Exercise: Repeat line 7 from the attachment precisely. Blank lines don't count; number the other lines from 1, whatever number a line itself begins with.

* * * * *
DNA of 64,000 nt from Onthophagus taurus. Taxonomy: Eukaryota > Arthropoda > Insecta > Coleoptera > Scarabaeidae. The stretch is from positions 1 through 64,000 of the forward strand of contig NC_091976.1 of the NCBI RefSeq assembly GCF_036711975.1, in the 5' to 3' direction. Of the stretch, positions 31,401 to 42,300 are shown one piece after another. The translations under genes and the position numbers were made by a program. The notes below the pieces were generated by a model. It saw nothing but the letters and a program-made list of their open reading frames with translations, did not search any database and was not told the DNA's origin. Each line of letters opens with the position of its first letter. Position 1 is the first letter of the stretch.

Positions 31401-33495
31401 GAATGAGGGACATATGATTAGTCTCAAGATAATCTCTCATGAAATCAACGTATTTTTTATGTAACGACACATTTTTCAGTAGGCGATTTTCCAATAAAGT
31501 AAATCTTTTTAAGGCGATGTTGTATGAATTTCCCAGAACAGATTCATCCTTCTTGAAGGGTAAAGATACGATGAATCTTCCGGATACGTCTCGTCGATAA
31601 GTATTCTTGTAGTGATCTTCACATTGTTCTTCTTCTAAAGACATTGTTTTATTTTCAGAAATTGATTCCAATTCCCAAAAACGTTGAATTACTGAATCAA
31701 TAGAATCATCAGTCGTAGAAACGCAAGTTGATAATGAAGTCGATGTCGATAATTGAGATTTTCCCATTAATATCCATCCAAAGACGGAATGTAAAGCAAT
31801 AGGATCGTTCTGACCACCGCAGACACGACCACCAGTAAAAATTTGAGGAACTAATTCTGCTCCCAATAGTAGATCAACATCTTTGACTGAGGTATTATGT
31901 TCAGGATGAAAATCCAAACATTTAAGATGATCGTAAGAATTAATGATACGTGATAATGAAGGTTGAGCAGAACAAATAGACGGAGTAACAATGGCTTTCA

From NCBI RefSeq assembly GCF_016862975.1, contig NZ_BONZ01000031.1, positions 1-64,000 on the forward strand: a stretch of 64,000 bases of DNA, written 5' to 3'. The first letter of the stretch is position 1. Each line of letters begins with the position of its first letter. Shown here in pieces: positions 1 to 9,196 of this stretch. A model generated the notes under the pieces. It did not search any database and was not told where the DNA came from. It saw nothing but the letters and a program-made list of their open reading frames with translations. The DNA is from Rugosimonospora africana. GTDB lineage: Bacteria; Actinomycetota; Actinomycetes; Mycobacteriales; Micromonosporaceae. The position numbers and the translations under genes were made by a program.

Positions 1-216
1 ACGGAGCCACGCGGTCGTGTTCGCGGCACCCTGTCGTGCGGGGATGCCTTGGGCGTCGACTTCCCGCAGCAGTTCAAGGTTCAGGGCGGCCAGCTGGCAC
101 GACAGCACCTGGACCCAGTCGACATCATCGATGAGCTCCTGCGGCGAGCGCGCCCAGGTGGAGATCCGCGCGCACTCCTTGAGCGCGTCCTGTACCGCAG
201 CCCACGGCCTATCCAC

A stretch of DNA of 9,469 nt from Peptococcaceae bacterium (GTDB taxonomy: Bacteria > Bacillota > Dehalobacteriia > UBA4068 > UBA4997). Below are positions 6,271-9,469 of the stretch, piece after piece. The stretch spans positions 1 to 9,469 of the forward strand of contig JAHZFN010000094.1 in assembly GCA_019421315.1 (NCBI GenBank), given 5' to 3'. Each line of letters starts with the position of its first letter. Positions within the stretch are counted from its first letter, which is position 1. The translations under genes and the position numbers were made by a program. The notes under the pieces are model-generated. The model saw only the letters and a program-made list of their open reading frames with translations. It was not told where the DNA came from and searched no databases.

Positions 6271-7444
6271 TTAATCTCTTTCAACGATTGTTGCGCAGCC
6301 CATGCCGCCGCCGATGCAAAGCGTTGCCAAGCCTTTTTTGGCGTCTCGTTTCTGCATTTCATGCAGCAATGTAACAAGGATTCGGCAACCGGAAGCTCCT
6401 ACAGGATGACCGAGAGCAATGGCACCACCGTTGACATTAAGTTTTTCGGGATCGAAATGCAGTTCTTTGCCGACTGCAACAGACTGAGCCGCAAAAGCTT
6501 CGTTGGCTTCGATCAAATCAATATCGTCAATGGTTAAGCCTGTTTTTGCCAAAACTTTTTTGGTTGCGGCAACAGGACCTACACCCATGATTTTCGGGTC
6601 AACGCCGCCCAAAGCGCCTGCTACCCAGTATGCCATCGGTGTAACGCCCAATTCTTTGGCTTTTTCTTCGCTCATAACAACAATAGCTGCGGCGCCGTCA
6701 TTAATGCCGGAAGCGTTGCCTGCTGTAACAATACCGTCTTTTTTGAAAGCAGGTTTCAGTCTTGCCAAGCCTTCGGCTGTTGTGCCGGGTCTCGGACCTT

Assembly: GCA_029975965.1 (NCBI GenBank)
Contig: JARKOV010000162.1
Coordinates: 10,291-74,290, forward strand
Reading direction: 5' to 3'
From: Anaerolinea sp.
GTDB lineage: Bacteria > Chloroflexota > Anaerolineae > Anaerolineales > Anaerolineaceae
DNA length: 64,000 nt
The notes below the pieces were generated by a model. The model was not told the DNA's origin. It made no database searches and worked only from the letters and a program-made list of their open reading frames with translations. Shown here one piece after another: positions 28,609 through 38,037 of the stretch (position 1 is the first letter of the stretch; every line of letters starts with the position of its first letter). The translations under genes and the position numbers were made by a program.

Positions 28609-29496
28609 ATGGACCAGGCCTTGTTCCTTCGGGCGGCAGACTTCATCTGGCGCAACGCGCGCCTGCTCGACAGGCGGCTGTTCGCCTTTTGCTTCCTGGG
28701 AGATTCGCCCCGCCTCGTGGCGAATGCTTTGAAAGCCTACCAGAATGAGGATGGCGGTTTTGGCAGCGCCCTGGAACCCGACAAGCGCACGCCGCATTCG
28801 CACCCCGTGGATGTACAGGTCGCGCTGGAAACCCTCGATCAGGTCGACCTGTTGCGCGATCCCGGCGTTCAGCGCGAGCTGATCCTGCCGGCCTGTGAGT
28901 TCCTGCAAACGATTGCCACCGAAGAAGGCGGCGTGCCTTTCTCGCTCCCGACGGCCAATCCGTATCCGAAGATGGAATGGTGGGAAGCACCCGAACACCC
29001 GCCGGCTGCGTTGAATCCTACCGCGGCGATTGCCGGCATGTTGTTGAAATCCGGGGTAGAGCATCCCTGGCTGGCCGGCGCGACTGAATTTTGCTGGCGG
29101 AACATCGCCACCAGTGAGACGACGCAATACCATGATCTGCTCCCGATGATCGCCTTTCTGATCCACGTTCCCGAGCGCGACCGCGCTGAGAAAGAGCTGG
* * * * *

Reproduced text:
31801 AGGATCGTTCTGACCACCGCAGACACGACCACCAGTAAAAATTTGAGGAACTAATTCTGCTCCCAATAGTAGATCAACATCTTTGACTGAGGTATTATGT